Any competent fulfillment operator is aware of the direct impact of the quality of service on the decisions of the end customer buying online, including the fact that the courier is a direct “representative” of the store to the end customer and a great deal of emphasis on effective presentation and attitude is necessary. A logistic hub within the EU reduces needless logistics costs as well as the time required to process an order, while local couriers fittingly represent the seller to the end customer, who has very specific delivery preferences.

However, nothing ever happens without sacrificing the other party, and in this case it requires the store to manage sales and stock availability separately for the EU market, which without suitable preparation may generate additional work and costs.

Returns and complaints – a huge challenge?

The handling of returns and complaints within the territory of the EU is a completely divergent problem for British online stores. Without a doubt, it all hinges on the business model; however, when creating a complaint handling system, it is worthwhile to have knowledge about logistical potential, as logistics can support or interfere with the return and complaint management process. Personally, I prefer to discuss such challenges openly, so that the process is consistent and well-timed. I dislike leaving the aspects of sales or after-sales support without safeguarding the interests of the customer. For this reason, I believe that complaint handling should be embedded in the reality of a standard fulfillment service (same warehouse/operator), as this reduces costs, while the know-how of the process, product knowledge and the potential quality assessment are in the right hands. It is not always possible to put everything together perfectly, and it is necessary to use regional complaint handling centres, always adhering to cost and time optimisation rules to assess complaints in line with the business assumptions of the customer.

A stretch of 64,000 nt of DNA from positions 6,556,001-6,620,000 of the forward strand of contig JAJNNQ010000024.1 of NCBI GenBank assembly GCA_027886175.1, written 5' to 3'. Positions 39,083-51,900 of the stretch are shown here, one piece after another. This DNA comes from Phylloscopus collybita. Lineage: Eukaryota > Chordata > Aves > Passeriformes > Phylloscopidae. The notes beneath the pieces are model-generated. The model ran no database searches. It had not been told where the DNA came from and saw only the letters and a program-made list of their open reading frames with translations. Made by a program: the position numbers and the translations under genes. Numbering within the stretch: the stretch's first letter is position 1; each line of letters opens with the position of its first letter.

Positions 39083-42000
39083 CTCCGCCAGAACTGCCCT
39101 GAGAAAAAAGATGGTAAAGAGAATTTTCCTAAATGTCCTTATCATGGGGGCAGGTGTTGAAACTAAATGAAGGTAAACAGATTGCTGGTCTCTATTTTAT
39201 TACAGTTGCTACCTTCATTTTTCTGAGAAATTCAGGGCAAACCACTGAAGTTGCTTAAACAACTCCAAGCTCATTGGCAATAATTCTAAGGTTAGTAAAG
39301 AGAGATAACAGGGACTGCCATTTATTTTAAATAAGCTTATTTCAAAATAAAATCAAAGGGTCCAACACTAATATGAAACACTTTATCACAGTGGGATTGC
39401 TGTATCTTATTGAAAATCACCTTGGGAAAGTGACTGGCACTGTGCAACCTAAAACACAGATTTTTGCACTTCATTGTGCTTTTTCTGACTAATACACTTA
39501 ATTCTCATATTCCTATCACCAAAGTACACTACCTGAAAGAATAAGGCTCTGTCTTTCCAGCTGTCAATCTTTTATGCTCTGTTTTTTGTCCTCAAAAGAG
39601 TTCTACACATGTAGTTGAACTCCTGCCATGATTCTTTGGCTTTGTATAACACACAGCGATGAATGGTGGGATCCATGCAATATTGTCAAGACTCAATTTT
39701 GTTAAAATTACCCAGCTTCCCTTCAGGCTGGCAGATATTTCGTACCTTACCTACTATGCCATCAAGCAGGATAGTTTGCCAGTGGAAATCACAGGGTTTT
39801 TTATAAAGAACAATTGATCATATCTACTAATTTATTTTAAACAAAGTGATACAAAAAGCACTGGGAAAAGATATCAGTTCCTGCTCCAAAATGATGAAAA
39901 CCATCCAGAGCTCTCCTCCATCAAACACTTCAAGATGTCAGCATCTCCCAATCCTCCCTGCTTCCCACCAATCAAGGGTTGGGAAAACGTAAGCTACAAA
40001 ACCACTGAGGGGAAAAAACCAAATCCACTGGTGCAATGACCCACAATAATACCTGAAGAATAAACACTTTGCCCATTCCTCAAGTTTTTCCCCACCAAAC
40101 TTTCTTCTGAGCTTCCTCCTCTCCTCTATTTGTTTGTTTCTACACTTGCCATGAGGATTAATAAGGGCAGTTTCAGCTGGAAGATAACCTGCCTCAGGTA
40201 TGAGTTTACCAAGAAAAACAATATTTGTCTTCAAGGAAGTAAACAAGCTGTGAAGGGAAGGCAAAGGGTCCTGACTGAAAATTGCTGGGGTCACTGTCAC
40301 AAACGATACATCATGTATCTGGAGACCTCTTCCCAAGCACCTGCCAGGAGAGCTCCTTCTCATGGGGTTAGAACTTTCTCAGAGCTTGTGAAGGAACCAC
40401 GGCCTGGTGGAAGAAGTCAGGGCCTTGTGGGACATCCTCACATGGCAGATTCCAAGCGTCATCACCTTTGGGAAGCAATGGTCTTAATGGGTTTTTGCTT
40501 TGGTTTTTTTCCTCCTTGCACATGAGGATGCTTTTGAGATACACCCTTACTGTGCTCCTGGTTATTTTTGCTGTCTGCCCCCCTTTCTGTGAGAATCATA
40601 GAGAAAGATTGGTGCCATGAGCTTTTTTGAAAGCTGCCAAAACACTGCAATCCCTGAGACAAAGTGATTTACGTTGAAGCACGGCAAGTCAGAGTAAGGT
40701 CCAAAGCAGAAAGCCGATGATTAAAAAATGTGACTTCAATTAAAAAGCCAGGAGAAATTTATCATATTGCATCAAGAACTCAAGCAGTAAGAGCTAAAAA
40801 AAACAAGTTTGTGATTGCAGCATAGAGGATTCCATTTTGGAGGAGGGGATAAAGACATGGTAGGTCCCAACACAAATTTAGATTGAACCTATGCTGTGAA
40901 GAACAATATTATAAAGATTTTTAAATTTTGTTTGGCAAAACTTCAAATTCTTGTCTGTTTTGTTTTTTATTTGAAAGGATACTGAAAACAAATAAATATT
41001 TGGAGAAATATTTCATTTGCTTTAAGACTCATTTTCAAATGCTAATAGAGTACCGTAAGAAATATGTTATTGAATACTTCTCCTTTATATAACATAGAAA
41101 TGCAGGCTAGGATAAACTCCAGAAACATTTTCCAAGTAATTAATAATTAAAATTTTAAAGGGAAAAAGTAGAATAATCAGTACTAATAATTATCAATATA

Brexit is supplying the British e-commerce market with a series of challenges in handling orders placed by European customers; in actual fact, it radically changes the entire sector. The delivery time and costs of products sent from the UK to the buyers on the continent may become an insurmountable obstacle, while the British online stores may resort to solutions which use logistical support and fulfillment located across the EU.